Linked by Thom Holwerda on Thu 19th Jan 2012 17:41 UTC
Apple Apple's education event just ended, and just as Ars Technica said, Apple announced better support for textbooks, as well as a textbook authoring tool. The textbook authoring tool is heavily inspired by Keynote and Pages, and hence, I already know it's going to be top-notch and very pleasant to use. In addition, the company also repositioned iTunes U as a Blackboard competitor. As great as all these new tools are, several large red flags went up in my mind: I remember what it was like being the only student who didn't use Windows. Update: "Any e-textbook author that wants access to the iPad-toting masses must make his or her work an exclusive to iBooks 2."
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As an instructor, I completely agree with you about many of the challenges. Because education in my country, the US, is never going to compete financially with industry you are left with either under-educated instructors or occasionally you find someone very altruistic and loves the opportunity to share their knowledge.

I teach at a rather unique post-secondary technical school that doesn't charge tuition regardless of household income. I took a significant pay cut moving from working in pharmacy to teaching pharmacy technicians, but I am fortunate enough to have a spouse that understood my desire to do something different (she also works in pharmacy).

I was somewhat disappointed to find that the school where I teach was a Windows only shop and was very much into using overpriced poorly written textbooks (this describes most textbooks used in technical schools) and this was doubly surprising as we even bought the textbooks for our students.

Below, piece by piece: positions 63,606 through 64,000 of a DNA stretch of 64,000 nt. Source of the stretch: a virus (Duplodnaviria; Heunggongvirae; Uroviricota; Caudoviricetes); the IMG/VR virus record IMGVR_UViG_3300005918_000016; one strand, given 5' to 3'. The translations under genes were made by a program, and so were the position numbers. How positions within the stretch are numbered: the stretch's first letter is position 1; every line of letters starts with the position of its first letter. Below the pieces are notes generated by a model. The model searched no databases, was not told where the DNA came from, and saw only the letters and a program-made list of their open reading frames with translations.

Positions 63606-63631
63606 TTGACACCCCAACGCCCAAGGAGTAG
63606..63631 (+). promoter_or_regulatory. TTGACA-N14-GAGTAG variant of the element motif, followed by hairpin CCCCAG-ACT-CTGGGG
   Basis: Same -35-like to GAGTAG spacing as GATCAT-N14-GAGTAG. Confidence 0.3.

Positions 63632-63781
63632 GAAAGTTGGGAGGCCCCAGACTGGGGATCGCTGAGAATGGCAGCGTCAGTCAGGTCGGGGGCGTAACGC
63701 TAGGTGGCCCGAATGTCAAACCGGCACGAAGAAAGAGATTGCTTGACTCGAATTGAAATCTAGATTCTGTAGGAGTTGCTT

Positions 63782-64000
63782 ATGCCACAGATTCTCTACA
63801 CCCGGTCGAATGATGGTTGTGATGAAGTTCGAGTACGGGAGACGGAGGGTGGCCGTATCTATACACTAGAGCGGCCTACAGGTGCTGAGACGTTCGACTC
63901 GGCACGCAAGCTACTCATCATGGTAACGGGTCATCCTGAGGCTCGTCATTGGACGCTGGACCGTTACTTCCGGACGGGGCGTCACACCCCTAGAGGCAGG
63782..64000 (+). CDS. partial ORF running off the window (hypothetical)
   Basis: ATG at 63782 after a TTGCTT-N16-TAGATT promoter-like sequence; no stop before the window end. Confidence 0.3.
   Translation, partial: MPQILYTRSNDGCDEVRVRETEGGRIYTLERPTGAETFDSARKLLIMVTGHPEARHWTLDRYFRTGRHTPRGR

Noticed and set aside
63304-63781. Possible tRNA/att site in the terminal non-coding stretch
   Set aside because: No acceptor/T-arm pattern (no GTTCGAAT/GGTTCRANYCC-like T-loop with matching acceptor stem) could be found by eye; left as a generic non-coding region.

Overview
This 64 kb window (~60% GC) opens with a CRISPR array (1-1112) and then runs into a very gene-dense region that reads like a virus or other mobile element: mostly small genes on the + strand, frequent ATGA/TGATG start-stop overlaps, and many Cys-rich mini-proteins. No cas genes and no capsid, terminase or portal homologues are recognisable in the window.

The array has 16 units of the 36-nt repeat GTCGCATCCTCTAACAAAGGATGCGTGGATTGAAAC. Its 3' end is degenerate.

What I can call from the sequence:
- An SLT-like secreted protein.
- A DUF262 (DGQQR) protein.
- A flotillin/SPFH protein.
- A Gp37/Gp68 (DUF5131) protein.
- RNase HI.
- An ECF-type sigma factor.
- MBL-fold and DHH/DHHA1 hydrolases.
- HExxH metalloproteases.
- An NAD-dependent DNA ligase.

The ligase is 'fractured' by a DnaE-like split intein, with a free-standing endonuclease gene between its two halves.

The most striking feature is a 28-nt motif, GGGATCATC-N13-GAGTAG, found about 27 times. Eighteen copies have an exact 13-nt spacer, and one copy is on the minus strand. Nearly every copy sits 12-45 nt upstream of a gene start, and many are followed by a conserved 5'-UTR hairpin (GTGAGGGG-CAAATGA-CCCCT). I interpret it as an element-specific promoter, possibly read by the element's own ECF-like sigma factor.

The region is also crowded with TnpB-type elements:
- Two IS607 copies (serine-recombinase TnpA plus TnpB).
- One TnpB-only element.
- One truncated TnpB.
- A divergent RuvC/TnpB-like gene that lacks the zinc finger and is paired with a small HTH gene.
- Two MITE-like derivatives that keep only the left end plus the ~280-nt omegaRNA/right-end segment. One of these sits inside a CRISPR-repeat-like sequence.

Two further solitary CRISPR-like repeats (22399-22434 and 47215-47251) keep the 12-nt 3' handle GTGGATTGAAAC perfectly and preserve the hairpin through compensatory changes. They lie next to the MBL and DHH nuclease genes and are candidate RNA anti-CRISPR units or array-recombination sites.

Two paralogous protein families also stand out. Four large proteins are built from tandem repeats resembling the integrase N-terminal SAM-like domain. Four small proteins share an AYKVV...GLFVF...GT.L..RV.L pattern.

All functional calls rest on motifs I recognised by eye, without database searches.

Fast forward six years: I've written an open source pharmacy mathbook with all the ODT files posted on the web, I maintain a wiki for teaching a lot of items including pharmacy law and regulation, I have limited space in my lab for a plethora of computers but the three workstations in the back I placed an SSD in each that I loaded Debian on and simply use rdesktop for the students to log into their Windows accounts (if IT ever felt the need to do anything with the workstations I would just unplug the SSDs and boot them into Windows), because I wanted more access to the web in my lab I got a grant to buy a few cheap Android tablets, and because I wanted a course management system I installed Moodle on my own server and the entire medical department uses it now.

I still have a long list of things I want to change at my school, but I've made a lot of progress thus far.

Part of the challenge is to get instructors motivated enough to keep chipping away at these problems. Instructors need to be the first line of defense to stay away from vendor lock-in and if vendor lock-in is already present then it is up to us to get rid of it. Students do not have a loud enough voice to make these changes themselves.

By the way, even though it is not directly related to school policy, I even worked with the library to start an open source software library with burned discs and short write-ups explaining each piece of software.

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jabbotts Member since:

Thank you. You sound like one of the teachers really involved in educating rather than getting through the work day. I suspect your students recognize the difference and remember as they continue on.

(One of the better teachers I remember had a great policy for us computer nerds; "if you break it, you fix it and if you do manage to break into it, let me know how you did that will you?" (an agreement that worked for everyone considering one of us helped admin the Novell server)

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